It’s practically a rite of passage for every child to create his or her own secret language, often scrawled onto sheets of notebook paper, passed in hallways and behind the backs of teachers. The use of symbols and codes is common among marginalized groups of society, who develop a need to communicate secretly with their brethren. In Chengdu, the capital of China’s Sichuan province, police recently released a list of seventeen secret symbols used by thieves. As a coded means of communication, vandals use chalk or spray paint to mark buildings and warn fellow criminals. The pictographs are simple and geometric; a sideways ladder indicates a dangerous area to avoid, while a perfect diamond translates to, “No one lives here.”
One of the most well known studies of modern-day secret symbols comes from homeless travelers who wandered the country during the Great Depression, creating a vast set of pictographs that are still documented and translated today (see above image). As men and women traveled with changing harvests, looking for work on farms, they scrawled symbols next to dwellings and towns, informing others of the road ahead. For example, a house with a large “T” written on the nearby sidewalk indicates that the family within will give a traveler a meal in exchange for work. If the “T” were accompanied by a simple drawing of a plump cat, it meant that the housewife was generous and kind.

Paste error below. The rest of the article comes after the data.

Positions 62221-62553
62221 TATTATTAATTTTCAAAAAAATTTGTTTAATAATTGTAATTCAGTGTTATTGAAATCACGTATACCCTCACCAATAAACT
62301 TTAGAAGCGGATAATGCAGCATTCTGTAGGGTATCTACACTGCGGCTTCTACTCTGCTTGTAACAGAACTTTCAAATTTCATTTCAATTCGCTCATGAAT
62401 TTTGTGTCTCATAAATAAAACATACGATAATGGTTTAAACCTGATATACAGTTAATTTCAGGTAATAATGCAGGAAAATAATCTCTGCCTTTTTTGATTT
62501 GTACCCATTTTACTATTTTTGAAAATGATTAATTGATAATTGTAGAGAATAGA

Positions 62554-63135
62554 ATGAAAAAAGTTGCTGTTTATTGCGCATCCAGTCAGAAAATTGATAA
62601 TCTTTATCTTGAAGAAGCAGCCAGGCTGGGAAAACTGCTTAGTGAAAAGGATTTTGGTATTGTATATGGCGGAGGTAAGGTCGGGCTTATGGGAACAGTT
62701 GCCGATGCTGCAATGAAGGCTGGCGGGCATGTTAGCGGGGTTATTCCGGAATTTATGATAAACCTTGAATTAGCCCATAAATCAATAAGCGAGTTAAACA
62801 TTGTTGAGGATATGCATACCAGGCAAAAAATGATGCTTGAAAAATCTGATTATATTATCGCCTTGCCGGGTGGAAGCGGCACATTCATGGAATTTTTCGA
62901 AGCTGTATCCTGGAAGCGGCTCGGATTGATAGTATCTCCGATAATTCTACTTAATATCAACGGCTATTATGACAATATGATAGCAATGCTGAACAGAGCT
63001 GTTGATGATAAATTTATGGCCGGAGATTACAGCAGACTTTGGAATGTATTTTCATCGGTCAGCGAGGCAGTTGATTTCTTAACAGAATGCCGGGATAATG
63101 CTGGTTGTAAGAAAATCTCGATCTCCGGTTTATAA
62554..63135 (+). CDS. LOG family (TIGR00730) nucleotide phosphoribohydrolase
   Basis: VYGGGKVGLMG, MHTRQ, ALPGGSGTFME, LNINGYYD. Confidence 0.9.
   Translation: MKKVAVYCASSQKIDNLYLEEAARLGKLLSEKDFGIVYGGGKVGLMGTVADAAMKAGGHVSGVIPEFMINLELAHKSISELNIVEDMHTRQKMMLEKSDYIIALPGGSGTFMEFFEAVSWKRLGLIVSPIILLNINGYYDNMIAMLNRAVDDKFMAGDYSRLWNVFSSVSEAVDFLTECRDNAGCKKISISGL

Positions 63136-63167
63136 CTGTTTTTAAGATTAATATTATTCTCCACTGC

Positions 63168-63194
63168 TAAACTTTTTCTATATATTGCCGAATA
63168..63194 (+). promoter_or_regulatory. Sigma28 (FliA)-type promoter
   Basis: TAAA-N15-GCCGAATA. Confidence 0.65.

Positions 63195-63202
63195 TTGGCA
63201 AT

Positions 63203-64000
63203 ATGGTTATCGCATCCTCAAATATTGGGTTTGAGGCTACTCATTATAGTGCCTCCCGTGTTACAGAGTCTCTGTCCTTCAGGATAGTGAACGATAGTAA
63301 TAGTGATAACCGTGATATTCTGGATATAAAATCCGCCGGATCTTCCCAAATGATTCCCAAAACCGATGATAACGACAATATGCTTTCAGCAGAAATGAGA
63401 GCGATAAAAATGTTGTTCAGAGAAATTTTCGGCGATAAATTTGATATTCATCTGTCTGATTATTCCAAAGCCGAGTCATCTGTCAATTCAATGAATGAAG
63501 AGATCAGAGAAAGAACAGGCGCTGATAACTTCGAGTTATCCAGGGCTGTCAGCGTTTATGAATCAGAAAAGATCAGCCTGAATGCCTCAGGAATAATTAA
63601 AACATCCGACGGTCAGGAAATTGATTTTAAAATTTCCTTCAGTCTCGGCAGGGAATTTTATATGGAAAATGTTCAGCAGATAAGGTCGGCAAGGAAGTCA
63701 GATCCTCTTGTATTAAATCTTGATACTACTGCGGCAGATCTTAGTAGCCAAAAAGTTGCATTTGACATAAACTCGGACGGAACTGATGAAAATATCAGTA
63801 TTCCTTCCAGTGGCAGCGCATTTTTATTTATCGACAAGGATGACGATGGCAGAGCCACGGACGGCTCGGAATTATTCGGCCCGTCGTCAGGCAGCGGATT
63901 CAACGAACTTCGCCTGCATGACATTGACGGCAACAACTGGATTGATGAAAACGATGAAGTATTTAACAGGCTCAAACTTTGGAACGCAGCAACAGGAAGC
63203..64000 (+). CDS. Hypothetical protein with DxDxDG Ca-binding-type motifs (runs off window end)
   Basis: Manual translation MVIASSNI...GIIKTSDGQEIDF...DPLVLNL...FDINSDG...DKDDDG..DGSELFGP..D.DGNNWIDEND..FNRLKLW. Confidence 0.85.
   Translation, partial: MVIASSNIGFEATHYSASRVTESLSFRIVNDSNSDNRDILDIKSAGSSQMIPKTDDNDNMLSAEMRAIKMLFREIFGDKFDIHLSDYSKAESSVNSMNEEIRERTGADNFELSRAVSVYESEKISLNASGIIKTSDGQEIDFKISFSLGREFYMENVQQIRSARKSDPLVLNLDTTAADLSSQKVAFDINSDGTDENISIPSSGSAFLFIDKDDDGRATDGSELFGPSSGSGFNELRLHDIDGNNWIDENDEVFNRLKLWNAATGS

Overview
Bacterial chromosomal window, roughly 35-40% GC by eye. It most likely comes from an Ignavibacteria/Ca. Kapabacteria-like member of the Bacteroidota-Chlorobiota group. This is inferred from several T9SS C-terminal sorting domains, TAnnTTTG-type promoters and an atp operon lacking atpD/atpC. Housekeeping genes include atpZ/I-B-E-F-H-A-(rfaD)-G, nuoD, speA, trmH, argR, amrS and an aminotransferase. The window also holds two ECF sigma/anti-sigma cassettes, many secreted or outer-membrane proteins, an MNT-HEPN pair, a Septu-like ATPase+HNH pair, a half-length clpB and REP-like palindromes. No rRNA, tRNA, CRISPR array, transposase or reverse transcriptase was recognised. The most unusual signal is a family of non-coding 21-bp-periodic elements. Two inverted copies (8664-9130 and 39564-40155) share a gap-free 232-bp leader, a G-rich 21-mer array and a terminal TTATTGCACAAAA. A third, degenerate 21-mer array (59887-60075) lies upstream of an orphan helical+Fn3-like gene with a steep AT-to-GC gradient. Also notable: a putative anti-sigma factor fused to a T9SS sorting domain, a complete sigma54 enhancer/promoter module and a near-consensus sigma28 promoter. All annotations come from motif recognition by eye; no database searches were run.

If you look around, we are surrounded by secret codes. Not meant for general comprehension, yet symbols come in the form of graffiti and altered signs, adorning the walls and streets of public areas. The image above, taken during a rainy walk in New York City, is presumably the scrawling of a city employee, making note of a sewage or cable system below the pavement. The yellow markings are nevertheless a code, meant for the benefit of someone else’s daily life. So keep your eyes open — what may look like incomprehensible chicken scratch might be an important message, protecting and informing a secretive member of society.